The news: The amount of advertising we consume each day is, quite frankly, too damn high.
From magazines and billboards to TV and the Internet, everywhere we turn there's a fervent effort to sell us something, anything — sometimes subtly, sometimes very aggressively. Because of this, we naturally develop a familiarity with adverisers' tropes and manipulative methods, and that's why they're so easy to parody.
Smart advertisers know this, of course, and increasingly tailor their work to be more self-aware and — in some cases — even self-effacing. Which raises the question: Can we ever escape their grasp? Will we ever be free of their inordinate ubiquity and relentless manipulation?
Probably not. But the good people at Dissolve — a stock photo provider — are making a concerted effort to remind us exactly what we're dealing with. Using a biting poem by Kendra Eash titled "This Is a Generic Brand Video" — originally published at McSweeney's — they've compiled a spot-on commercial parody that rings disturbingly true for anyone who's ever sat in front of the TV and said, "I feel like I've seen this ad a million times."
Nice. These images are all stock footage from actual commercials. The poem's final stanzas ring especially true, considering some advertisers' sudden decision to give a shit about diversity:
"Using a specific ration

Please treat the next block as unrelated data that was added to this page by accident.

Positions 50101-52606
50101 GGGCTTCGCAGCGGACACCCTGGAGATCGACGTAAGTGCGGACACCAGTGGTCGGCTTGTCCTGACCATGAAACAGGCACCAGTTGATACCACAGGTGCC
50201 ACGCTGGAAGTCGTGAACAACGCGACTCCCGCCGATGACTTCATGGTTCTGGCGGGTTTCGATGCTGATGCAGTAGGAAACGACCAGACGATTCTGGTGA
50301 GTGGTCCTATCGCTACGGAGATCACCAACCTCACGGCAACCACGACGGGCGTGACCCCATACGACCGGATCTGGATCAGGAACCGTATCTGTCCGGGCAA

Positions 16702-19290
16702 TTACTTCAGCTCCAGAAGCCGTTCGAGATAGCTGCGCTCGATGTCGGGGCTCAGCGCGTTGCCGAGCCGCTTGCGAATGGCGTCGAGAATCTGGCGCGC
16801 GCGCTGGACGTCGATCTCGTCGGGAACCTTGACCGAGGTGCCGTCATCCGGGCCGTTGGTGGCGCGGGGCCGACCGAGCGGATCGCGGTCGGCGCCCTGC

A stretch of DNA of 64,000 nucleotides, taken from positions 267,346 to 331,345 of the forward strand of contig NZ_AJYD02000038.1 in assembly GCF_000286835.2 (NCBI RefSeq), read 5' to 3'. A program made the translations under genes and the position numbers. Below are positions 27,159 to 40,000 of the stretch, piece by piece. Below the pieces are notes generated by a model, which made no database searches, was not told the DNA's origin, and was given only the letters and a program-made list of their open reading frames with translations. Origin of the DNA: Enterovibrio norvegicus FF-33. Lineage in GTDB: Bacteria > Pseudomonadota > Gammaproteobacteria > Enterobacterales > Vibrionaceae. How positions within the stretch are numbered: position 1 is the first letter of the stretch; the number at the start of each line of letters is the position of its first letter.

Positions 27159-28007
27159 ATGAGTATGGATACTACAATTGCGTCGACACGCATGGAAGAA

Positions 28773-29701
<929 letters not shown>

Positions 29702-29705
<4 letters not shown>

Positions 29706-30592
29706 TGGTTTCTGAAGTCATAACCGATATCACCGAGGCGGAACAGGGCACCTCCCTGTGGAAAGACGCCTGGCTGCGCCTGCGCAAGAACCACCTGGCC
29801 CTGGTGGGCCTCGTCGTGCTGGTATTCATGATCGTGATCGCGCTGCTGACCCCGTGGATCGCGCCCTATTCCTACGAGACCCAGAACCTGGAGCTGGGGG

of Asian people to Black people to Women to White men
We want to make sure we represent your needs and interests
Or at least a version of your skin color
In our ads.
Did we put a baby in here?
What about an ethnic old man whose wrinkled smile represents
the happiness and wisdom of the poor?
Interestingly, it might seem that the rapid ascent of the Internet would significantly restructure the advertising landscape. Will commercials have to fundamentally change once traditional TV becomes obsolete? Turns out, not really: Mashable reports that while online ad spending stands to increase in the coming years, so does TV.
Image Credit: Mashable
In case you missed that, a projected $75.25 billion – with a 'b' – will be spent on television advertising by 2017, compared with $60.4 billion on digital.
There's one thing you can definitely count on over the next few years, and possibly until the end of time: ads, ads and more ads.
God help us.